Spain M. de Falla, El Amor Brujo & La Vida Breve: Soloists, Orchestra and Chorus Teatro de la Zarzuela, Juanjo Mena (conductor), Teatro de la Zarzuela, Madrid, 5.10.2012 (JMI)
Production: Théâtre de la Monnaie and Theater Basel.
Direction: Herbert Wernicke (original), Wendelin Lang (revival)
Sets & Costumes: Herbert Wernicke
Lighting: Hermann Münzer
Choreography: Natalia Ferrándiz
Salud: Lola Casariego
Paco: Andrés Veramendi
Grandma: Milagros Martín
Uncle Sarvaor: Enrique Baquerizo
Voice of the Forge: Gustavo Peña
Manuel: Josep-Miquel Ramón
Carmela: Ruth Iniesta
Flamenco Singer: José Ángel Carmona
The Teatro de la Zarzuela starts into its first season under the direction of Paolo Pinamonti. For this inaugural event, the theatre has decided on a double bill of El Amor Brujo and La Vida Breve by Manuel de Falla, both in Herbert Wernicke’s 1995 production. That’s no surprise, as Mr. Pinamonti is well-known for his admiration of Wernicke’s work (as well as those by Graham Vick).
I’m not sure that was a terribly good idea, though… especially as regards El Amor Brujo (Love, the Magician). As a gitanería (gypsy piece) as Falla called it, it’s a good complement to an opera. But Wernicke offered but a series of Spanish clichés that may make sense abroad, but are boring and corny from a Spanish perspective. The cantaora and the flamenco dancer are essential to the work, but the rest of the characters Wernicke hoists upon stage are mere formulaic chestnuts, from the bullfighter and his burial to the Nazarenes in the Andalusian processions.
M. de Falla, El Amor Brujo ,
J.Pons / Orquestra de Cambra Teatre Lliure
M. de Falla, La Vida Breve,
J.Pons / Orquesta Ciudad de Granada et al.
The show improves with La Vida Breve (The Brief Life), although the production is less interesting than Giancarlo del Monaco’s from a couple of years ago in Valencia. Herbert Wernicke is responsible for sets and costumes—the former a minimalist, round, and inclined platform. Chairs are the only props for the wedding of Carmela and Paco; chorus and the forge are somewhere off stage. Blocking and personality development isn’t particularly exciting either. The best thing is the choreography, and even that’s not exceptional. Tacking Falla’s famous lullaby (“Nana”) at the end of the opera, which the cantaora sings to Salud’s corpse, may be attractive, but also unnecessarily anti-climactic.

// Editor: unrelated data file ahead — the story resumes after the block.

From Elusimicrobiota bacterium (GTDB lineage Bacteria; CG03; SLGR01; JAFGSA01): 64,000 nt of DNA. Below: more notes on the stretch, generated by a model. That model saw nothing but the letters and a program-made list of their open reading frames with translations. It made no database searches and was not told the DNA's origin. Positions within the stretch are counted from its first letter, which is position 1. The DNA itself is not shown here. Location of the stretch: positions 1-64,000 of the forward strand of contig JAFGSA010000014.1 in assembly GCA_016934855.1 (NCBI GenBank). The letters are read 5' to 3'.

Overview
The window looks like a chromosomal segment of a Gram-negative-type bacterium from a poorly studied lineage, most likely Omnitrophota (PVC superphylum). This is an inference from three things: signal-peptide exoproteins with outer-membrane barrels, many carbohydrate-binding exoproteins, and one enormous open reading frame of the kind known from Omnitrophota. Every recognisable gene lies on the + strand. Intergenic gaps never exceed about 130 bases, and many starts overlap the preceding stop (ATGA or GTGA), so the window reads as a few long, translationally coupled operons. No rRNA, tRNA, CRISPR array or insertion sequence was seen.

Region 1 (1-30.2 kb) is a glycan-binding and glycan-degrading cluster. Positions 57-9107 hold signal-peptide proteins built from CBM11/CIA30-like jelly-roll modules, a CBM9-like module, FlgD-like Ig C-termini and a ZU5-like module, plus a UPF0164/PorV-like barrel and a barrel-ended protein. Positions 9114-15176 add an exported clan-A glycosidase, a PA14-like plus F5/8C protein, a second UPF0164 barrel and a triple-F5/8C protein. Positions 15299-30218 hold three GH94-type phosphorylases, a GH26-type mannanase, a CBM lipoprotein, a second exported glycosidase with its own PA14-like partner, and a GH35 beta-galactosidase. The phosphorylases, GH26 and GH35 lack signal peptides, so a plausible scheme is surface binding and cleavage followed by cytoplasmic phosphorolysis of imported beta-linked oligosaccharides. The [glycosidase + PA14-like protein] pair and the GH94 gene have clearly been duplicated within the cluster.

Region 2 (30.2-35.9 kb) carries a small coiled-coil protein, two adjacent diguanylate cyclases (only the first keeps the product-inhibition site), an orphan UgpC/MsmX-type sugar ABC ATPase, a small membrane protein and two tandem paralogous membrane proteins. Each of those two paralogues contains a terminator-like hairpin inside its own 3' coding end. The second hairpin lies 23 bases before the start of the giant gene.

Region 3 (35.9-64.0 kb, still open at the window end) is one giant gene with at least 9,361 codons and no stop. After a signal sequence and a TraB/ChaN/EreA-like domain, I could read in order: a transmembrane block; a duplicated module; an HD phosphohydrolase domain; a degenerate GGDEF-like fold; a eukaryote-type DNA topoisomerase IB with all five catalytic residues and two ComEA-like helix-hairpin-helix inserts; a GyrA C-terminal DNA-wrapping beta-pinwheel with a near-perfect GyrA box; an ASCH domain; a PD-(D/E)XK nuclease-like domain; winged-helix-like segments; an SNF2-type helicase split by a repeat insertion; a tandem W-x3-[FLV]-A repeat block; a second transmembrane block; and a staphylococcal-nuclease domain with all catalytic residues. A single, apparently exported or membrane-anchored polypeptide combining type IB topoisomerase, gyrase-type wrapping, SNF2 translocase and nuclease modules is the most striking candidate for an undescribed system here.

It’s rare to have outstanding conductors at the Teatro de la Zarzuela and therefore the presence of Juanjo Mena on the podium was a real novelty, raising high expectations. He offered the original 1915 chamber orchestration of El Amor Brujo for just 14 musicians, in which the work gains in transparency, but understandably loses orchestral brilliance. Juanjo Mena’s reading of La Vida Breve met the high expectations of this excellent conductor and was, as it were, full of life—in fact, easily the best aspect of the whole performance. Orchestra and chorus performed well above their average.
Mezzo soprano Lola Casariego’ Salud was serviceable, but not particularly convincing. You don’t have to leave Spain to hear better alternatives. The other characters are all secondary, even Paco, played here by Peruvian tenor Andrés Veramendi, a modest performer who showed a wide vocal range marred by excessive vibrato. Milagros Martin was a reasonably convincing Grandma, a little on the young side which made her look more like Salud’s elder sister. Enrique Baquerizo was excellent as Tio Sarvaor; Gustavo Peña was quite good as the Voice of the Forge. Cantaora Esperanza Fernández, the real interpreter of El Amor Brujo, sang the final Falla’s Nana with much feeling
Usually it’s hard to get tickets for zarzuela shows in Madrid, but on this occasion the theater was just three quarters full. Either the financial crisis is affecting zarzuela now, or de Falla is not the preferred choice among the traditional customers of this house. The audience was courteous except for isolated booing for Andres Veramendi.